The biggest addition is a "Trip Finder" application that makes destination suggestions based on parameters you input. It works about the same way the several other similar systems work:
-- Next, you "set the scene" by selecting one or more suggestions from another list of 16: Bustling Cities, Iconic Places, On the Water, Charming Towns, Coasts and Waterfronts, Offbeat Locales, Rivers and Lakes, Parks and Campgrounds, Mountains, Resorts and Retreats, Desert Oases, Beaches, Tropical Paradises, Natural Wonders, Idyllic Hideaways, and an opaque Surprise Me option.
-- Then, enter how long you want to stay, from "a couple of nights" to "forever and a day."
-- Enter the dates you want to travel.
-- Enter a "head count" of single, couple, family, or friends.
And voila: You get a primary destination recommendation plus three alternatives.
To test it, I started with a trip I might actually want to take: a combination of "arts and museums" with "music and theatre," in "charming towns," for a week in October, traveling solo, and the prime recommendation came out as Austin, Texas. Austin does pretty well by my options but is much more of a "bustling city" than a "charming town." Although not towns, either, Madrid and Venice were also pretty good options. But Trinidad-Tobago is a long way down my list for either theater (I do "theatre" only in London or Shakespeare-themed areas) or art and museums.
Because my personal situation -- a senior widower who travels solo -- isn't exactly representative, I tried a few more typical trips. And, overall, Trip Finder did OK. But it flunked "skiing and snow" for two weeks in August for a couple, coming up with three snowless U.S. ski centers plus Austria, also snowless, and ignoring Argentina, Chile and New Zealand, where the skiing is in peak season. Still, the system is fun and might generate some useful ideas. And the site also provides a place for you to store information and plans.
As for the nuts and bolts of travel, AARP continues to offer a bunch of member benefits:
-- Hotel discounts with most sub-brands of five big multi-brand chains -- Choice, Hilton, Hyatt, Starwood and Wyndham -- plus Best Western, La Quinta and Motel 6. As before, discounts are "up to" 20 percent at most brands but often less. Also discounts up to 25 percent on Endless Vacation timeshare rentals.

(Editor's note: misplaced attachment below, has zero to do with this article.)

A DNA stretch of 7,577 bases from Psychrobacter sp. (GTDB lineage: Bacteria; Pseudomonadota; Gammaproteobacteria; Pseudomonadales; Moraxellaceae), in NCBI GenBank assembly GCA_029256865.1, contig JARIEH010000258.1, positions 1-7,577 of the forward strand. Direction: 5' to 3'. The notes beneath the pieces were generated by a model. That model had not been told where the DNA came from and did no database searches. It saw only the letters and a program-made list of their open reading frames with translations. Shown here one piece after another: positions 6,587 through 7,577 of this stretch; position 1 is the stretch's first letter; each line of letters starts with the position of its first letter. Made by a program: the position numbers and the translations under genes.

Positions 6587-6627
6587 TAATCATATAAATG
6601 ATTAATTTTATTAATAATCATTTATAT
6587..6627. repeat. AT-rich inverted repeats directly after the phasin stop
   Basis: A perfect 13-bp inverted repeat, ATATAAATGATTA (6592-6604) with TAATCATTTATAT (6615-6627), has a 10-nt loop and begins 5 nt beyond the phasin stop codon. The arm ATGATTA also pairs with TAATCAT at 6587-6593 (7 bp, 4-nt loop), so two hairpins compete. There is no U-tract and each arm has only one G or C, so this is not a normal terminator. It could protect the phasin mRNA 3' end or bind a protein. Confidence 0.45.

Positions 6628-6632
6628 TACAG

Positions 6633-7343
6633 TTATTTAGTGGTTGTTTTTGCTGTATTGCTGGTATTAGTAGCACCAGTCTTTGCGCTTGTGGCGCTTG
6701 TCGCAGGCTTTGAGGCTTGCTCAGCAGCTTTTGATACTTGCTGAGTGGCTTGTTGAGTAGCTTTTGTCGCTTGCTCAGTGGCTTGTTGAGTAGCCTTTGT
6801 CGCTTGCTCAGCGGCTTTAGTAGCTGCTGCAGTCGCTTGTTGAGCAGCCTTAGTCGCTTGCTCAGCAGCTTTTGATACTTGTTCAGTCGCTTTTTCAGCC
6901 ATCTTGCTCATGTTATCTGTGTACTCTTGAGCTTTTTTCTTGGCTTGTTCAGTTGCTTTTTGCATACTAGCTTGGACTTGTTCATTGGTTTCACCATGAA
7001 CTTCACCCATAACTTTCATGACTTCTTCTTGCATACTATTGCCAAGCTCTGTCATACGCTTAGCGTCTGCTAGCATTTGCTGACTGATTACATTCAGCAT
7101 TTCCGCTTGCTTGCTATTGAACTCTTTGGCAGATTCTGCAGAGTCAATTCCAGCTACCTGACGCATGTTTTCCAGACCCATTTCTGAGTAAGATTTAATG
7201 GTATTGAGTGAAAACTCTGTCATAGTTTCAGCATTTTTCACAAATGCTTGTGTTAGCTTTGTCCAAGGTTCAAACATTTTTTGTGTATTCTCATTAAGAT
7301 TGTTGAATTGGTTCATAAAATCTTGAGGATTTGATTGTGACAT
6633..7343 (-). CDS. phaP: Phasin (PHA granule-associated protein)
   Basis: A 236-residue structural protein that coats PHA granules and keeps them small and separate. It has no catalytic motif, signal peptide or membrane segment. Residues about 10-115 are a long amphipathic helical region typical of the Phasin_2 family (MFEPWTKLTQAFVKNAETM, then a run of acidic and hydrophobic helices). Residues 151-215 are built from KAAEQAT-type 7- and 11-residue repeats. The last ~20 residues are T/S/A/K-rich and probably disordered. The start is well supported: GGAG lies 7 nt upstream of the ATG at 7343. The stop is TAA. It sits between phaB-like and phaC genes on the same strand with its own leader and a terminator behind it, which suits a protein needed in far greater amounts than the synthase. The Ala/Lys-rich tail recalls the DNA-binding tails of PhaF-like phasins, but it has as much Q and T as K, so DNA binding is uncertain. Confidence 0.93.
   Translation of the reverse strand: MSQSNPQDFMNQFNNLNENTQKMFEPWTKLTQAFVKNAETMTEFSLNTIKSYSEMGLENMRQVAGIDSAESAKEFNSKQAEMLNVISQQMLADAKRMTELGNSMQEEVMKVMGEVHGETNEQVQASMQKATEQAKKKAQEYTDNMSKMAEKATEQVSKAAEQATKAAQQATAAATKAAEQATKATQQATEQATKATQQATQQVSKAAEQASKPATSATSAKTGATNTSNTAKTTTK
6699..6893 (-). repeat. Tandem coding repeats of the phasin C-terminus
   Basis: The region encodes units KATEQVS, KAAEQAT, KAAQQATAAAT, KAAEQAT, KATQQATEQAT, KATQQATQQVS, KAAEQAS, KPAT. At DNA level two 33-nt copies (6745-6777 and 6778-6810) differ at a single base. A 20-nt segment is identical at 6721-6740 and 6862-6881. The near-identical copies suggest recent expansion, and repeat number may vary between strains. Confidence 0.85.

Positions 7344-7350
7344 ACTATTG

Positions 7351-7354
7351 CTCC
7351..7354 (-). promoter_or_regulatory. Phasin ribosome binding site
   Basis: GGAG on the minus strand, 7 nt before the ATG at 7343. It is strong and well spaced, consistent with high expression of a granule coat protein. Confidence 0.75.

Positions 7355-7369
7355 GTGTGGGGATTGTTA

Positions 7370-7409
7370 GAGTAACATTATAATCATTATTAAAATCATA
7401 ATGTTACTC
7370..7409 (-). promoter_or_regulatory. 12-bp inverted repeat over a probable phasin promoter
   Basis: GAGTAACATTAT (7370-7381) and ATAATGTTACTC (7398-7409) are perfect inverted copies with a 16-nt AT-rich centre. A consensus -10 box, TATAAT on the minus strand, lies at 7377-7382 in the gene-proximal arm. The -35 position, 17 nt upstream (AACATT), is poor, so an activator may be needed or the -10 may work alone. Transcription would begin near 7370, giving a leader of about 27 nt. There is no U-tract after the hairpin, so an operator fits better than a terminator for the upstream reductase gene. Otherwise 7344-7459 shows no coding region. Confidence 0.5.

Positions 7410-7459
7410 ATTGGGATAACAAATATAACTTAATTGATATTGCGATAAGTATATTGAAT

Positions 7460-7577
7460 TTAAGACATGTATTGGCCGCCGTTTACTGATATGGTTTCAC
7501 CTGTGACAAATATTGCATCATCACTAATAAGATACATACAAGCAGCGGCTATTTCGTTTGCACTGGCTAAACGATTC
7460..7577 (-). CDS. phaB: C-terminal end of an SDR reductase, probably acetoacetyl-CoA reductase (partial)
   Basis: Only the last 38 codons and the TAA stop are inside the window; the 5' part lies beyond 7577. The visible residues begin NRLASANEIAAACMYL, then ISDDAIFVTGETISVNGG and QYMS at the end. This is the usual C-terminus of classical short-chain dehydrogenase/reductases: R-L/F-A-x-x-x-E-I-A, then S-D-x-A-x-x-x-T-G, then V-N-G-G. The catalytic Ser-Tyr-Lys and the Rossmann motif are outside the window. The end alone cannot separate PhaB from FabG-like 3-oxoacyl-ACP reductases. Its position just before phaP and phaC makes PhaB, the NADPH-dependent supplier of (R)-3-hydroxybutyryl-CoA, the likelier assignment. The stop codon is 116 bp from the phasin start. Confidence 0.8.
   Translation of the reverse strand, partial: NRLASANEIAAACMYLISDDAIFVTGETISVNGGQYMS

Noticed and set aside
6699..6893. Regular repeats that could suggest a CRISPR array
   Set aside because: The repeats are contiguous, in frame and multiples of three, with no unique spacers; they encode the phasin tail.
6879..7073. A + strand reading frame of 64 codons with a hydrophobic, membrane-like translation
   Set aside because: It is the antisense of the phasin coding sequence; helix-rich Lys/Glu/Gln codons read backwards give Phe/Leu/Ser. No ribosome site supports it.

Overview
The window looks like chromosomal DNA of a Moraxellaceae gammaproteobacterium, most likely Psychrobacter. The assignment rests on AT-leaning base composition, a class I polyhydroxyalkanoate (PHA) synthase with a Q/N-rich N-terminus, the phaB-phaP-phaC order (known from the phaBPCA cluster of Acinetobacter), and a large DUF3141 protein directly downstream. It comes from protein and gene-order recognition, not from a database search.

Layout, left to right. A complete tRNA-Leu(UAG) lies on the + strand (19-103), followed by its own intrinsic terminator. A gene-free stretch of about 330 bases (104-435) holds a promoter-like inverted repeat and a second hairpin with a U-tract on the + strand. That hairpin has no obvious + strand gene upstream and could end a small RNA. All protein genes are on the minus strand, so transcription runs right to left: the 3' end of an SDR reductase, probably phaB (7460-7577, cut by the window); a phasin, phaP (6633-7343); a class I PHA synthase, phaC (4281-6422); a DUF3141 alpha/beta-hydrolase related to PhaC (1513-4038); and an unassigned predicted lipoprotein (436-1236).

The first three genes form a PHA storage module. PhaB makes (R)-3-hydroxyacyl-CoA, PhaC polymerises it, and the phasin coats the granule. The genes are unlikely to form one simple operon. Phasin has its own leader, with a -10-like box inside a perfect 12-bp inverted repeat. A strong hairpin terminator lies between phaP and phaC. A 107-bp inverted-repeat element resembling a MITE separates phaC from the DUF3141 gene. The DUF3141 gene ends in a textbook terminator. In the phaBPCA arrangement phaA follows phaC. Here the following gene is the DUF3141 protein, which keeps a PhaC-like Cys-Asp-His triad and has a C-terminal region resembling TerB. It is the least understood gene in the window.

-- Discounts on British Airways tickets of $65 in economy, $130 in premium economy and $400 in business; book by October 14. That's the only airline deal.
-- Package tour discounts "up to $200 per couple" at Collette, "up to $100" per couple at Liberty Travel and $25 to $100 discounts per person on G Adventure tours. Liberty also offers members a reduced deposit of $50 per person and a final payment due 30 days before departure.
-- Discounts, mostly 5 percent, on Norwegian and Windstar cruises plus miscellaneous other deals.
-- Rental car discounts with Avis/Budget of 10 percent to 30 percent, depending on the rental, plus one-class upgrades; the additional driver fee is waived, and liability is capped at $5,000. The deal with Avis-owned Payless is a 5 percent discount, waived extra driver fee, and an upgrade.
AARP continues to link to a special sub-site of Expedia for individually purchased travel discounts. And it links directly to supplier sites for tours, cruises and rental cars. As always, available AARP discounts almost always cut a little off the regular rates. But I always recommend first checking on possible better deals for travelers of any age.
(Send e-mail to Ed Perkins at eperkins(at)mind.net. Perkins' new book for small business and independent professionals, "Business Travel When It's Your Money," is now available through http://www.mybusinesstravel.com or http://www.amazon.com)
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